Todd Architects behind ’second wave’ hospital in Antrim
Local practice Todd Architects has been handed a deal to provide design services on a job to build a Nightingale hospital in Northern Ireland as fears of the country being able to handle a second covid-19 wave mount.
Northern Ireland was the only home nation that did not build additional hospital capacity during the UK’s first wave of the pandemic earlier this year.
The contract, which was awarded to Todd Architects by Northern Health social care trust, is worth £295,000.
The new facility will be built at the Whiteabbey Hospital (pictured) in Newtownabbey in County Antrim.
The project, which was procured by CPD Health Projects on behalf of the trust, was awarded directly to Todd Architects, which also has offices in London and Dublin.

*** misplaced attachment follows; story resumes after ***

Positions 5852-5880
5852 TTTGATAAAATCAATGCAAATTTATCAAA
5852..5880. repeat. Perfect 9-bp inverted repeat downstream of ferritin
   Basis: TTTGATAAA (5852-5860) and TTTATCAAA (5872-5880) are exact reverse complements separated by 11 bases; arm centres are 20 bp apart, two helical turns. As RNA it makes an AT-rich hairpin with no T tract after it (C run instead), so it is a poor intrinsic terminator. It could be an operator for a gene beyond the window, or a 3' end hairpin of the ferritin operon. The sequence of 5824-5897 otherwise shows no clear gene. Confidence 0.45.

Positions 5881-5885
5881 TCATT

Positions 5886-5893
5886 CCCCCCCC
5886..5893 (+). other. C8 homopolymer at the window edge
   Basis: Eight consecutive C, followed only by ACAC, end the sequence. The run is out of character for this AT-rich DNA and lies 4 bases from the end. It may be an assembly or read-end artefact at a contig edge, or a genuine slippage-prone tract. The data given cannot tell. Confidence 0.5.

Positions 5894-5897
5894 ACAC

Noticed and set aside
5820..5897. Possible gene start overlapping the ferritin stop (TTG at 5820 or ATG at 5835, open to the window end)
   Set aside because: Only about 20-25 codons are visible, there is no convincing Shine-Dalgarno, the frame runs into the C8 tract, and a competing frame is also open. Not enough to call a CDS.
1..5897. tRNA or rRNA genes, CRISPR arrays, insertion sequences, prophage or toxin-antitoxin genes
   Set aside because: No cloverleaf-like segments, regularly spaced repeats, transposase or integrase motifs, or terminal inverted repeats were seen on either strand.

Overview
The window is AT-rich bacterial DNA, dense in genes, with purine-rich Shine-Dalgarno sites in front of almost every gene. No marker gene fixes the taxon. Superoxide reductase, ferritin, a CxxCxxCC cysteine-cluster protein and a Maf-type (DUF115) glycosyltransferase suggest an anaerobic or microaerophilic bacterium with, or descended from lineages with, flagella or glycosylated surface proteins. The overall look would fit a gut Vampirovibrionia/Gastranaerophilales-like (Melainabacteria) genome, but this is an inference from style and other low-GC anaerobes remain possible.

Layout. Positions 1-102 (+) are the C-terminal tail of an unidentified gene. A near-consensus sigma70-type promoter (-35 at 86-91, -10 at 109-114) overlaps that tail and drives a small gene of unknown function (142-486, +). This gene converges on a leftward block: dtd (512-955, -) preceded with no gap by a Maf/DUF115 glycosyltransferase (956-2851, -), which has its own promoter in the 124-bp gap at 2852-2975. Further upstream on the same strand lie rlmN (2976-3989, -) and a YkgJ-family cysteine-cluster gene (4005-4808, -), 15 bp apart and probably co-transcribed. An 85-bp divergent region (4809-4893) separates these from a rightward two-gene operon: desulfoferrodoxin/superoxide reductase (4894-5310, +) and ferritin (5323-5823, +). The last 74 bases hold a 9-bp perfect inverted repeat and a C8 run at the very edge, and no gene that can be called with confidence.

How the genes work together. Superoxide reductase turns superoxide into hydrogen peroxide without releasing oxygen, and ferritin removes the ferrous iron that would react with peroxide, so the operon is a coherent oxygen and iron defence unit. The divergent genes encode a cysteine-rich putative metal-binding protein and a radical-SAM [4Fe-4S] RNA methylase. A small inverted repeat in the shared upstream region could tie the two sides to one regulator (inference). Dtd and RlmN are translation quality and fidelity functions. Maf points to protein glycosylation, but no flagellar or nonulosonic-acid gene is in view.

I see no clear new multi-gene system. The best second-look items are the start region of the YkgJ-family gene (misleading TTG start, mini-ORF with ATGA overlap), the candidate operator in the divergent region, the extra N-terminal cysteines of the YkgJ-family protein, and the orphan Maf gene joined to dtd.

It said: "While this is not normal practice and would not normally be recommended, it is noted that under the EU procurement regulations allowances have been made to derogate from standard procurement timescales and procedures where unforeseeable circumstances have resulted in an extreme urgency to provide supplies or services.”
There were seven Nightingale hospitals built across England during the first wave of the coronavirus crisis, as well as the NHS Louisa Jordan hospital in Glasgow and a handful of facilities in Wales.